This blog celebrates the 40th anniversary of the publication of Hollins University alumna Annie Dillard’s Pulitzer-Prize winning personal narrative Pilgrim at Tinker Creek. To honor this seminal work, Hollins’ theater department began a collaborative creative project that will culminate in the first adaptation of Dillard’s book for the stage. Performances will run April 11-19, 2014 at Hollins University. For tickets and information, http://www.hollins.edu/theatre. The department then decided to extend the goals of the Pilgrim Project to a larger audience–we now invite anyone who is interested in the work and its legacy to engage with the novel in another creative way.
So how does it work?
You can choose a sentence from Pilgrim at Tinker Creek–any sentence that has not yet been chosen!–and use it to form a new work stemming from Dillard’s non-fiction. Including the first sentence from the book, your new, original work should be 12 sentences in total. It can be prose, poetry, a combination of the two, nonfiction, fiction, memoir, any medium you choose. There are examples in the next post from students and faculty at Hollins University to look at for inspiration, but remember that every sentence except the one from Pilgrim should be your original creative work.
After you have finished writing your piece, submit it to the email email@example.com and check back for it to appear on the blog! All submissions will be posted upon receipt; however, offensive material will not be considered. If you would like for your submission to include author’s name, age, and city and state, please specify. Anonymous submissions are also welcome. The blog will be open to submissions for a month.
Now it’s time to see what you can do with Pilgrim at Tinker Creek! Welcome to The Pilgrim Project!
This is the way the world is, altar and cup, lit by fire from a star that has only begun to die.
And so I try to think of your eyes, how they are like the upper reaches of a spawning stream. I try to think of your eyes now when I look back at the night that the summer was ending and it was all power lines and beer cans and city creeks, and the streets ate everything, when we rode our bikes over the bridge and then he, my boyfriend, swerved and decided to jump, how every fabric that clothed him ripped away when I held him back, how it tore, and I don’t know by what force I countered the thrust of his overthrow. I try to think of your eyes–how they are like trout leaping and flashing–when I remember the man who stopped to help me drag him from the bridge, saying to him “Jesus loves you, we all get a second chance,” just before he robbed me (twenty dollars) and then tried to rape me. I was holding the world back, then, from the edge. The weight of it was distinct. I put my hands up as if to surrender but instead of bending said instead, “please don’t,” and in the naked asking something jumped from my fingertips and crackled beneath his skin, and he left us there. For fourteen days there were flash floods in my lungs. Let’s call it what it is: something more than free fall, something less than God. I’ve done what I could. I’ve called it done and good, and now I think of your eyes. That place I want to swim to, the lightly rippling place, the calm in the eddy, outside of the current.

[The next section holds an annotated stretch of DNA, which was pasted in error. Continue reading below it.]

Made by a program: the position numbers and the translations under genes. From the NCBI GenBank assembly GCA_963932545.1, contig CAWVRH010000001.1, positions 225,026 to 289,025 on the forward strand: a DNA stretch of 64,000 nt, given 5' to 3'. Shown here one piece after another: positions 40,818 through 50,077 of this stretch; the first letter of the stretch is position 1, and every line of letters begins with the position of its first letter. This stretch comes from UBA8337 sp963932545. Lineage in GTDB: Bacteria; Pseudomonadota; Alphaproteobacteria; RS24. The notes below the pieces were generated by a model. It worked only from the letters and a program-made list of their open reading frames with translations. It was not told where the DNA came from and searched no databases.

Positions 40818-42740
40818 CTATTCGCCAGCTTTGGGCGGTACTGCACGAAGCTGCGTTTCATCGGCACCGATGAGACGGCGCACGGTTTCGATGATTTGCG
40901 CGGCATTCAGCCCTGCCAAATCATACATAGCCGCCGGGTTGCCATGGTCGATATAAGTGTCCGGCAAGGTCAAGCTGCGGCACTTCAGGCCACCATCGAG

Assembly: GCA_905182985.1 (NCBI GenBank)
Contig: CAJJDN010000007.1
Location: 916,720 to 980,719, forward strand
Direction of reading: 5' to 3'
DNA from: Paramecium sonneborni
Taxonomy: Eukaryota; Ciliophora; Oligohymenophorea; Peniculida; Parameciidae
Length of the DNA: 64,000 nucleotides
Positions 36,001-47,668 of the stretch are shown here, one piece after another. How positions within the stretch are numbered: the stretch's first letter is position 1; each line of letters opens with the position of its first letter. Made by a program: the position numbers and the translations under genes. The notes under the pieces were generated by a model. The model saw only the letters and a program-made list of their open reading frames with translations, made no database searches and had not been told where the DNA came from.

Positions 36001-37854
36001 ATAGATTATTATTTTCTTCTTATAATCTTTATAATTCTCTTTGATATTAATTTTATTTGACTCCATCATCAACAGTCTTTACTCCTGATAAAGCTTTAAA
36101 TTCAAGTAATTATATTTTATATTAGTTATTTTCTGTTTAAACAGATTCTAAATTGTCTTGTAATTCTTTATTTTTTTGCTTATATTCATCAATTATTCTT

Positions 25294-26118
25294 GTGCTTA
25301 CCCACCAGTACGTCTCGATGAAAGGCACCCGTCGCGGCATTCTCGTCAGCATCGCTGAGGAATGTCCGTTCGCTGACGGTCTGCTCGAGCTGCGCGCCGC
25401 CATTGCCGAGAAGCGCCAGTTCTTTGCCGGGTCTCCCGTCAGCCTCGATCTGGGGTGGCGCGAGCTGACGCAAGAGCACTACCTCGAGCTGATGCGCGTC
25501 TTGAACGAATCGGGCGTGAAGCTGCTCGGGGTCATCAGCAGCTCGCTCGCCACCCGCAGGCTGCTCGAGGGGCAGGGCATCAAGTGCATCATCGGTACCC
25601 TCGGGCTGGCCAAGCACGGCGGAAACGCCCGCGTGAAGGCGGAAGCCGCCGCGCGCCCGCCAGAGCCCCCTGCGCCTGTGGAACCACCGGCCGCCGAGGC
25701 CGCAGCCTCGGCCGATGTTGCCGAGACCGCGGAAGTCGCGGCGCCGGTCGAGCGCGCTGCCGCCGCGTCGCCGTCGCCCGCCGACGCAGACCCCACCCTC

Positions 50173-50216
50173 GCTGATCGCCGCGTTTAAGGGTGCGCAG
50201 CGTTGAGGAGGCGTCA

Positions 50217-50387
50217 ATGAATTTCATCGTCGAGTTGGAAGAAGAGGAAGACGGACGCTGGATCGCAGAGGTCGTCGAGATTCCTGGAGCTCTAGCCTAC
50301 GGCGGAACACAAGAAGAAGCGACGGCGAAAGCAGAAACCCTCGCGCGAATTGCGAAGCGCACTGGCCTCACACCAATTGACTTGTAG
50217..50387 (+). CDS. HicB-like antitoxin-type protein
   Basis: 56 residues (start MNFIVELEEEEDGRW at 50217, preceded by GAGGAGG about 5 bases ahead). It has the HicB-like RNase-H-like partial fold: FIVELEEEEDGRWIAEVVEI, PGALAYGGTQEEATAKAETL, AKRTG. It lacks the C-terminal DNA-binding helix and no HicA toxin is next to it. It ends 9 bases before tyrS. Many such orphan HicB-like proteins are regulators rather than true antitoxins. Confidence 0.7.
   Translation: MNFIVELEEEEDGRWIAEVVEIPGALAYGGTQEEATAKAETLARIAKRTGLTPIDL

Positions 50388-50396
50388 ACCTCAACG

You climb a great ladder; you pour grease all over a growing longleaf pine.
Thither through the trees, you erect a totem pole and around it sing the story of the sins of your fathers. When the peyote gets you well, you see where you went wrong. Walking on the reservation at night, the casino lights blink all the way to out here at the edge. In the jail, you play your wooden flute. Hither come and hook your flesh to this cottonwood tree, and stare into the sun. The eath accepts your prayers no matter how impure. Geronimo drove a car. You fast for seven days, burning sweet grass and sage, and finally giving thanks and thanks and thanks, open the can of sardines by candlelight. You play your zither our of tune, and just for your own pleasure. When the whales pass by off shore, breaching, you draw lines in the sand and chant until the sun falls down. Sometimes when the god is within you still feel hungry.
We have not yet encountered any god who is as merciful as a man who flicks a beetle over on its feet.
The butcher bird with its eyes on the rhinoceros beetle thinks otherwise. Many men think otherwise, that man could be merciful at all. Sometimes God’s mercy milks your Jersey and then curdles you a cup, filtered and cold, but what the hell. The robber fly munches the Japanese beetle. The tiger shrike pierces the scarab beetle and then, to dismember the abdomen, grasps and whacks it against the branch. Always predator eats the more easily seen beetle lacking the brown gene. Likewise, predator eats the more tipsy beetle lacking the balance gene. Last night, for instance, the black-throated blue warbler burped from our coupling an octagonal egg. From which a bubble hatched in the shape of a wangdoodle beetle. It was in the stars, flicking. That we were always made of others and less than wise, sure, less than even stars are wise.